This is how I persuade people to understand why they should approach their logo design as an exercise of balancing science and art. Be creative, but remember the two elements your logo must have. Remember design balances the two. Remember design is where science and art break even.

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It works most of the times. Good luck to you for your branding campaign!

About the Author:
Fahad Raza is a web enthusiast and ingenious content strategist, who loves all things design and technology. He is the editor-in-chief here at , a custom logo design service provider. Do keep in touch with him at.

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One Response to “I Repeat: A Logo Is A Business Solution, Not A Piece Of Art.”

  1. Elaine Ossipov says:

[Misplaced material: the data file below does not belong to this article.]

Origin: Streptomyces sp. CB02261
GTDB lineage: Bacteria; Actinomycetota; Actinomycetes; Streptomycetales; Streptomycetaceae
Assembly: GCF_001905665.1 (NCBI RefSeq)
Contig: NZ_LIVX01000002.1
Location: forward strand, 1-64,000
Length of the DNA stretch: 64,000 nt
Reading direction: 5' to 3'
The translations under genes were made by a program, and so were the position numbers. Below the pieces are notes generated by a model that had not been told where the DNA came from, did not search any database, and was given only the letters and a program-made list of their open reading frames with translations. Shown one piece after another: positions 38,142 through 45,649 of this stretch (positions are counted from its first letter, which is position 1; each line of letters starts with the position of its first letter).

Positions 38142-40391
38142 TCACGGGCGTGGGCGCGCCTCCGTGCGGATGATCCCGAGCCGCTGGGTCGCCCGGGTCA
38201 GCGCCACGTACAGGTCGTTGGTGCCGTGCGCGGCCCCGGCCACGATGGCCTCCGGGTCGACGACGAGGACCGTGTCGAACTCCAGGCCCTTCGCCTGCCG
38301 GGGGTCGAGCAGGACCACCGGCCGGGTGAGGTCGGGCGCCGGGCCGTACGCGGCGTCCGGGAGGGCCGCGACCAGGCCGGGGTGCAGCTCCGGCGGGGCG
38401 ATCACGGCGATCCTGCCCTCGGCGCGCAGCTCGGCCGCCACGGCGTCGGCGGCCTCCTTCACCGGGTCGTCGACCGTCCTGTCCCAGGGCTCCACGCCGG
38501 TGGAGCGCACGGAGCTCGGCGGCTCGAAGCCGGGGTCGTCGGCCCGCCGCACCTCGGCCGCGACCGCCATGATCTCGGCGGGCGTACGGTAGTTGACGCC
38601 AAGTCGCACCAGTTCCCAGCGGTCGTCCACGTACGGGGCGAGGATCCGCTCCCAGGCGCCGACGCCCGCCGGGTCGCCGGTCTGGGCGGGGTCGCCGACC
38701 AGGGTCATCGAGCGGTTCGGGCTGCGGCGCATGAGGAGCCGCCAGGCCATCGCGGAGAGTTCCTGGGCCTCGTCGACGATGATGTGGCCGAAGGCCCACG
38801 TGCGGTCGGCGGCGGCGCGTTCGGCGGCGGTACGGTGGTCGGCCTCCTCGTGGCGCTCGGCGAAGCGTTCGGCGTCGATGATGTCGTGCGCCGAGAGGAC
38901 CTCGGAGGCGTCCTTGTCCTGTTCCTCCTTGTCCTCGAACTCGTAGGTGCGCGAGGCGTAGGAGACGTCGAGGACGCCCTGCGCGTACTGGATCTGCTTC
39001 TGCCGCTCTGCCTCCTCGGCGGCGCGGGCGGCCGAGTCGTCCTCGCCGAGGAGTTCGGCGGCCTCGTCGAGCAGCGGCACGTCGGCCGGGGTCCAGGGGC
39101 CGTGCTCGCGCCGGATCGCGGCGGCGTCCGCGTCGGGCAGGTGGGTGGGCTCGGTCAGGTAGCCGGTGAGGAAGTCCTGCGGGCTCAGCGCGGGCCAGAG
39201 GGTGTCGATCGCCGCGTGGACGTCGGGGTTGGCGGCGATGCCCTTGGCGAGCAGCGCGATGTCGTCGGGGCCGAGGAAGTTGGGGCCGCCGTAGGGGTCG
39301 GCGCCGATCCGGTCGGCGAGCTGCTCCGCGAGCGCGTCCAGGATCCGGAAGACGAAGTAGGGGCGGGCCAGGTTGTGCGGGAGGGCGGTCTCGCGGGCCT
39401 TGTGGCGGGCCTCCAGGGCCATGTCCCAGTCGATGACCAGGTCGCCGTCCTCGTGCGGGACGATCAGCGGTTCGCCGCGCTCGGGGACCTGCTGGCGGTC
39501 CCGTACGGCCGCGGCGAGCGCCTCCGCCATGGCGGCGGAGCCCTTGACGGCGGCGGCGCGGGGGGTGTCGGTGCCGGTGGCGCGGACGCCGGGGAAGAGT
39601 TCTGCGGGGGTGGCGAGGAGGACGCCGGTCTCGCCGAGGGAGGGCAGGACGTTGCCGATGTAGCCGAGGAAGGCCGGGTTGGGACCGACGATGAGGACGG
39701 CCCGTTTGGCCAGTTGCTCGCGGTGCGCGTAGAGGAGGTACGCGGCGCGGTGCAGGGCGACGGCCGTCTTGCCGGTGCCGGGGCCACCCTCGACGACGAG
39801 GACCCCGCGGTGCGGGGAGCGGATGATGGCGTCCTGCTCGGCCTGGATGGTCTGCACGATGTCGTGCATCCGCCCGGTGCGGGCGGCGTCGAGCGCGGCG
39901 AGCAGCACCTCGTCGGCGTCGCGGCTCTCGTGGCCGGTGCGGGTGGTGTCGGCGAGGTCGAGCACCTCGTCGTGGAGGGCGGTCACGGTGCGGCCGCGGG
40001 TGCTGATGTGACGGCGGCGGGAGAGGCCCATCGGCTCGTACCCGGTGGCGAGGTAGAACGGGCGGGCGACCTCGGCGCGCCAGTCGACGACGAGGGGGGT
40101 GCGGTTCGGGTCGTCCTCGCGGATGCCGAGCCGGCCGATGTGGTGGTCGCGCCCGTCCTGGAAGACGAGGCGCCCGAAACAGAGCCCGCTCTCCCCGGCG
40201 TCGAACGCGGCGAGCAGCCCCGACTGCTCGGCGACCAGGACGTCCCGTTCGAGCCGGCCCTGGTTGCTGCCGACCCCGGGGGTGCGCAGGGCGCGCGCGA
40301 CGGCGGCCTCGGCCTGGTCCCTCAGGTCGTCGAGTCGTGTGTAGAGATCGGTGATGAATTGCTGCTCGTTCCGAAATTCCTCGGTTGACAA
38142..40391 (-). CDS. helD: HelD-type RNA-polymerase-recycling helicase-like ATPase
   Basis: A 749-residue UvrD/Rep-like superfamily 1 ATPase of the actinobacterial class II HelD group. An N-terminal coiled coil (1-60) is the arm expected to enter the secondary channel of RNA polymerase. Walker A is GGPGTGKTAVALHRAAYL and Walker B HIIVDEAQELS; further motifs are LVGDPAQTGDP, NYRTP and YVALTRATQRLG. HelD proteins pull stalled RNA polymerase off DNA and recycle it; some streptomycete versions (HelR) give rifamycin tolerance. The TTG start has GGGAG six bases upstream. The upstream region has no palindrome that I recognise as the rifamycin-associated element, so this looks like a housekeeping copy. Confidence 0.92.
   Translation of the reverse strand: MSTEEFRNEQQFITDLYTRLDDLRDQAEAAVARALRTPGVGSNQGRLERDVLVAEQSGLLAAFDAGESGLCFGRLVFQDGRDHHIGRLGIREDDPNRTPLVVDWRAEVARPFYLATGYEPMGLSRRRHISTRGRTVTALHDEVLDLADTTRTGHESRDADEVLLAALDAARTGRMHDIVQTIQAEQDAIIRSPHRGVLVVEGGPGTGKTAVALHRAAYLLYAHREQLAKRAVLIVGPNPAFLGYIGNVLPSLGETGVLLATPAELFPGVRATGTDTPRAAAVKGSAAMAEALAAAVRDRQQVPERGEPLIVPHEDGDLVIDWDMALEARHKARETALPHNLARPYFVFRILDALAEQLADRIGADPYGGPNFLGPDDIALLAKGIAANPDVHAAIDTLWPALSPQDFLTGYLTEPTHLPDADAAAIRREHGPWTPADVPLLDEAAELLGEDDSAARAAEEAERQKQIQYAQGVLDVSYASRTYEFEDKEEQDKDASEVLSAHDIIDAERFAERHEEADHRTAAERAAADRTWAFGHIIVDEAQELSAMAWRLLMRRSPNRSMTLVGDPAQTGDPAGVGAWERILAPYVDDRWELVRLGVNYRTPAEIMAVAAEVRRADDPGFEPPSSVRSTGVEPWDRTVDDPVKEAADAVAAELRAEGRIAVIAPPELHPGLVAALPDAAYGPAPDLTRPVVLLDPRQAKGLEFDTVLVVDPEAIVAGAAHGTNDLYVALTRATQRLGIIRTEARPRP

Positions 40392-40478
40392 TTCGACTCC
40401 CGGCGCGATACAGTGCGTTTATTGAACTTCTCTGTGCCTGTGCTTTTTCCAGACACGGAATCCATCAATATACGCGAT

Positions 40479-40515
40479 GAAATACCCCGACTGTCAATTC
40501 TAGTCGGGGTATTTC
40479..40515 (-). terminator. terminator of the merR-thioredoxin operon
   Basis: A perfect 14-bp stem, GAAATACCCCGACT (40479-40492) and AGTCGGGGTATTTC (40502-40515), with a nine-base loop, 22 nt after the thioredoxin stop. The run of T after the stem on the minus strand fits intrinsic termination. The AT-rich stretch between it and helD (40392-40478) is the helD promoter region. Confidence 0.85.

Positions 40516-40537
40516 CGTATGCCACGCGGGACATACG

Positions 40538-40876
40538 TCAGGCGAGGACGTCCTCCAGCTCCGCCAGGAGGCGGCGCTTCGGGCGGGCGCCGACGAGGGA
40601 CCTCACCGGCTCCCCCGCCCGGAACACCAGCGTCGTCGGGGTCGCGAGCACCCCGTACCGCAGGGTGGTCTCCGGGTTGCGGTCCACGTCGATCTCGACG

Actually, a logo is Not A Solution, A Solution implies you had problem and needed a solution. A Logo Is Your Business Identity. This is no more a Problem than the coat of arms are forefathers carried. Even though names might have been different, clans and aliances were made on these “logos” “logo” bearers would in fact go into battle so the men fighting would know where they needed to be. A Logo Identify’s pictorially the company, and should be respresentative of it. You can find a solution to a business owners lack of pictorial representation which is/could be defined as a solution. But a Logo itself is in no way shape or form a solution. Sorry. Don’t mean to be mean or argumentative, but a logo is what it is, you cannot redefine it, to suite your chosen field. It just doesn’t work that way, and I certainly hope you don’t view it that way for your clients. You would be doing them a terrible disservice. And for the record, Starbucks, at&t, Adidas, all are merely pictures without the common word registered trademarks of their respective owners. and many more…. You cannot mix “branding” a Corporate Identity and “logo” design, not with out haveing specific criteria to go on.